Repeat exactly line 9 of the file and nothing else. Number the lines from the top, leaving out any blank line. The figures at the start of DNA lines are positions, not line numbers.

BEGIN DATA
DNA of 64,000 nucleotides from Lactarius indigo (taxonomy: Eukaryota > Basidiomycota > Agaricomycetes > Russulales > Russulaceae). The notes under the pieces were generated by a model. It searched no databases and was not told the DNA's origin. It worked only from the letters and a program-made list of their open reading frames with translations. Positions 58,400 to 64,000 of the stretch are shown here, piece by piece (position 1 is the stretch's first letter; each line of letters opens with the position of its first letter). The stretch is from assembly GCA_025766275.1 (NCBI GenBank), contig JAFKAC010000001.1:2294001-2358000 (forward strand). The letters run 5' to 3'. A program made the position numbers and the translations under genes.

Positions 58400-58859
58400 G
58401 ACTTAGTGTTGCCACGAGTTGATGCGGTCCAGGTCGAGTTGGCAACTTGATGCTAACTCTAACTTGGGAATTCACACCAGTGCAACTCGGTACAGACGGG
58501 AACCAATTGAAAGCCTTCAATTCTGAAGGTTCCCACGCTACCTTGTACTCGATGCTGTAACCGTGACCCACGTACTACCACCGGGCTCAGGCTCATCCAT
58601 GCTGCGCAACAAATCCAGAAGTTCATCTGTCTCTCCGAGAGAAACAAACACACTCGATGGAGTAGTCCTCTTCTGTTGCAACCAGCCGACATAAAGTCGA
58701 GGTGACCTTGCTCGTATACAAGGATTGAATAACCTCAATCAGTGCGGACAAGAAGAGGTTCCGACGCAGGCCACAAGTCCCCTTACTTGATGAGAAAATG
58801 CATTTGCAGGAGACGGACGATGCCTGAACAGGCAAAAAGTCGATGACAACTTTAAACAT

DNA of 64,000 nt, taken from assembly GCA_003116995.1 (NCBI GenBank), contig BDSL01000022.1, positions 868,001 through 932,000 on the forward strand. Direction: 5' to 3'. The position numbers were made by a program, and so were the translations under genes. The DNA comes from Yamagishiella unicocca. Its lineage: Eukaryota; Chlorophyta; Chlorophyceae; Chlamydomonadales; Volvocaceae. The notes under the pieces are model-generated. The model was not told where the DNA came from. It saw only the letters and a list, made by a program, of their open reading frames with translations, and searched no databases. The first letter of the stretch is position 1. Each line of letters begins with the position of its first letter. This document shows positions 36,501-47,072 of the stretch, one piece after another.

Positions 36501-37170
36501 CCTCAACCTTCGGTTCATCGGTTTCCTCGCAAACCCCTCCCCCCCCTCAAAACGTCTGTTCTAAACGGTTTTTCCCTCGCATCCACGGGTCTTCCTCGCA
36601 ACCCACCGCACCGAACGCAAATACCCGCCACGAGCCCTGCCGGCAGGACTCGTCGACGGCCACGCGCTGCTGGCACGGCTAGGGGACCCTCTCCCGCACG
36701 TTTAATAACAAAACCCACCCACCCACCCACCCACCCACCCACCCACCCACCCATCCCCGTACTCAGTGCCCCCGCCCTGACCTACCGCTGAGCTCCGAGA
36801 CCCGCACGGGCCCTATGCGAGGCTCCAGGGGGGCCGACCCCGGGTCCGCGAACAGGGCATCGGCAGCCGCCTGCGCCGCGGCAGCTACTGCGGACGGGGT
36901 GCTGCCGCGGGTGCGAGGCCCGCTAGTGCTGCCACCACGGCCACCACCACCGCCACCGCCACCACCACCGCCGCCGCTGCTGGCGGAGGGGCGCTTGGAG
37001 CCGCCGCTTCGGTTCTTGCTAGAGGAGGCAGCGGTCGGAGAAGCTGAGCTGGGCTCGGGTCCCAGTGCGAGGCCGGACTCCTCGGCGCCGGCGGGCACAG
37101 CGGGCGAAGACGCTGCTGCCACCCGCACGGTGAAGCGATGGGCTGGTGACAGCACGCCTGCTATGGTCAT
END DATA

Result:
DNA of 64,000 nt, taken from assembly GCA_003116995.1 (NCBI GenBank), contig BDSL01000022.1, positions 868,001 through 932,000 on the forward strand. Direction: 5' to 3'. The position numbers were made by a program, and so were the translations under genes. The DNA comes from Yamagishiella unicocca. Its lineage: Eukaryota; Chlorophyta; Chlorophyceae; Chlamydomonadales; Volvocaceae. The notes under the pieces are model-generated. The model was not told where the DNA came from. It saw only the letters and a list, made by a program, of their open reading frames with translations, and searched no databases. The first letter of the stretch is position 1. Each line of letters begins with the position of its first letter. This document shows positions 36,501-47,072 of the stretch, one piece after another.